TABLE OF CONTENTS

PRINT December 1966

Anthony Magar and Forrest Myers at Dwan

THE NEW CURRENTS IN American sculpture appear to have converged upon geometry. Taking as a start the work of Gabo, Pevsner, Albers, David Smith, Anthony Caro, et al, the younger sculptors seem to have been rushing out to the machine shops and commissioning elegant abstractions of steel and aluminum, and defending the invasion as a function of contemporary scientific and mathematical thought. The approach seems to be a justification of art through science. But, art as a visual, tactile experience cannot be dealt with entirely in terms of intellectual patterns. In the end the product, the finished work of art must survive by its look and feel in the environment of a more generalized contemporary consciousness.

The work itself must be scrutinized, particularly because the extreme simplicity of much of the new structural sculpture demands close attention to detail. If a flat surface of metal is covered with a single color, and the texture of that surface is left uneven, even subtly so, questions are raised. If a welded joint shows its scars, the meaning of those scars must be examined relative to the entire piece. Craft, an element that has been subordinated in recent years, becomes, in this machine-age art, of critical importance.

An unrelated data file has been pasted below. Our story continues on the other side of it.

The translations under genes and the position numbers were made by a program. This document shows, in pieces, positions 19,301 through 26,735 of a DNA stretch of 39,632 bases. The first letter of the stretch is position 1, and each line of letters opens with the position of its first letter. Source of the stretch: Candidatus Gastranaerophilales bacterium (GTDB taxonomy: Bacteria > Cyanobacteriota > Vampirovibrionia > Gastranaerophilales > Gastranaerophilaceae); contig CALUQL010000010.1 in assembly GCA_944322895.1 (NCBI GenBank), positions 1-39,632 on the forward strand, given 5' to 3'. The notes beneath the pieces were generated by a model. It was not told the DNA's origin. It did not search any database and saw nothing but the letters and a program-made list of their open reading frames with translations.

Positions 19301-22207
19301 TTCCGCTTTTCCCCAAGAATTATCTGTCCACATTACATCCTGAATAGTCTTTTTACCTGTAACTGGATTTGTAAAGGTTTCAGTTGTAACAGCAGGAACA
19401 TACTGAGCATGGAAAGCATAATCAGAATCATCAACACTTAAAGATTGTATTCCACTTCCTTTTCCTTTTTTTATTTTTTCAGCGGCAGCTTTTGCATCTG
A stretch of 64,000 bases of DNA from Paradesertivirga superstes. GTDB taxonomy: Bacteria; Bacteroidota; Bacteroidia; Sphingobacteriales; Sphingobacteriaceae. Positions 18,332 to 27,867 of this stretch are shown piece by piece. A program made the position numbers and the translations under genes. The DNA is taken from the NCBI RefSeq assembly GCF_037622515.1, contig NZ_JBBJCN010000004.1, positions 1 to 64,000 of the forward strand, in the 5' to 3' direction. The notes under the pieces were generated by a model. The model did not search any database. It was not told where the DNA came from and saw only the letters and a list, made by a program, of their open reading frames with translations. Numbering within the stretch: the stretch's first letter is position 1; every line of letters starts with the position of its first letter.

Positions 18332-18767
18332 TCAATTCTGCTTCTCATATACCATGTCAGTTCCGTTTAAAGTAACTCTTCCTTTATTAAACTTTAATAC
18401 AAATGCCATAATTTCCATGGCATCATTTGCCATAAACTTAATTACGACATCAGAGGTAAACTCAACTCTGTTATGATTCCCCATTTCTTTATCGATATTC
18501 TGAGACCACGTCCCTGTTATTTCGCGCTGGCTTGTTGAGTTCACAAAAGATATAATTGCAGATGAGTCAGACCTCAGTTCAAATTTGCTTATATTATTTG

Anthony Magar, a young member of the Park Place group, works in the realm of a geometry that combines planes with solid forms in a contained manner. His sculptures at the Dwan Gallery in Los Angeles, are streamlined and, of course, as a function of the machine cut, geometric elements, have an elegance. The planes, those portions where solidity is not the major interest, are unpainted stainless steel, while the more solid elements are of a single dark color. The painted surfaces, particularly in his largest piece in the exhibition, For Liz, are visibly uneven, as are his welded joints. This seems to imply a kind of hanging-on to the traditions of Abstract Expressionism, but becomes, in the context of this highly mechanistic form, a vain attempt to show the hand of the artist. If the intent was to supply the pieces with a personal toughness, the idea fails because the geometries overpower this idea and lead the viewer to think of sloppy workmanship before he recognizes the artist behind the steel mask. The problem with Magar’s work is that it fails to go far enough in any direction and ends by being little more than pleasant main stream sculpture that fails either to please or offend.

Forrest Myers, on the other hand, shows work that offers immediate pleasure. His work is elegant, colorful and large, but after the immediate hedonistic response new demands arise and the work does not seem to be willing to reach beyond the easy first reaction. His large polychrome aluminum constructions are well made and complete. The problem lies in the fact that they tend to be too complete. They take no risks. They follow a logic of construction and color that is too pat. One finds no challenge, no new idea to do battle with. His closed system leaves the viewer out, undisturbed and only mildly pleased. There is cleverness and wit, but at this stage of an artist’s career one would expect a deeper reach into newer territory.

Don Factor